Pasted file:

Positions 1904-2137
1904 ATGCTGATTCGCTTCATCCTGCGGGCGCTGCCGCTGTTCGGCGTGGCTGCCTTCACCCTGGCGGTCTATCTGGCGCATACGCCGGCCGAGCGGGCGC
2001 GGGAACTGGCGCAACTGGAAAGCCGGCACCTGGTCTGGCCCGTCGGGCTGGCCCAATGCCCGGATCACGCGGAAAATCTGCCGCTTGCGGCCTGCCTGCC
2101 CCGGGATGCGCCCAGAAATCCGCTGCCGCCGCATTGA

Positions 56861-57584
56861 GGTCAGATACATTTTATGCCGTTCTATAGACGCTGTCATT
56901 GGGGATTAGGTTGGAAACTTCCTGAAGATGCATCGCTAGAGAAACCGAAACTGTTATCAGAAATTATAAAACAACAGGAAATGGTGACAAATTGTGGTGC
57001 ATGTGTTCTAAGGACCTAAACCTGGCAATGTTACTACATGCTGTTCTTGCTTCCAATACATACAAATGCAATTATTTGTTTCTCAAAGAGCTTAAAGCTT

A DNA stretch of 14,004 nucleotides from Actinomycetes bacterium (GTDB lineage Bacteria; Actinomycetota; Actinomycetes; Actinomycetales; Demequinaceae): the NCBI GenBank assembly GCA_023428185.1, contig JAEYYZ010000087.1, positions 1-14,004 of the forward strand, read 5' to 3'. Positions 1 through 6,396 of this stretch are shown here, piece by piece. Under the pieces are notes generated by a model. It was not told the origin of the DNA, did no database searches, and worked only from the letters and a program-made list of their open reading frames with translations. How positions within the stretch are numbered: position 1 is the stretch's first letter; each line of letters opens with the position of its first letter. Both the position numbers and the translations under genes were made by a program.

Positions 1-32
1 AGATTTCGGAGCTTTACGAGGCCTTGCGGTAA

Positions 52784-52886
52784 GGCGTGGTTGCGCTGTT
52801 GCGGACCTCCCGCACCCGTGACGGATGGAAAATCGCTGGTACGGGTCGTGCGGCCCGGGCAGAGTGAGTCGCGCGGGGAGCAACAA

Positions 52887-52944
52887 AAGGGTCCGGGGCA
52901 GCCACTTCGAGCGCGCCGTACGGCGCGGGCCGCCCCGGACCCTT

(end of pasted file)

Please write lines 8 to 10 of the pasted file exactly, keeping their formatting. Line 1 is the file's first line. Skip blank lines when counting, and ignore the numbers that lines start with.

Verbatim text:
57001 ATGTGTTCTAAGGACCTAAACCTGGCAATGTTACTACATGCTGTTCTTGCTTCCAATACATACAAATGCAATTATTTGTTTCTCAAAGAGCTTAAAGCTT

A DNA stretch of 14,004 nucleotides from Actinomycetes bacterium (GTDB lineage Bacteria; Actinomycetota; Actinomycetes; Actinomycetales; Demequinaceae): the NCBI GenBank assembly GCA_023428185.1, contig JAEYYZ010000087.1, positions 1-14,004 of the forward strand, read 5' to 3'. Positions 1 through 6,396 of this stretch are shown here, piece by piece. Under the pieces are notes generated by a model. It was not told the origin of the DNA, did no database searches, and worked only from the letters and a program-made list of their open reading frames with translations. How positions within the stretch are numbered: position 1 is the stretch's first letter; each line of letters opens with the position of its first letter. Both the position numbers and the translations under genes were made by a program.

Positions 1-32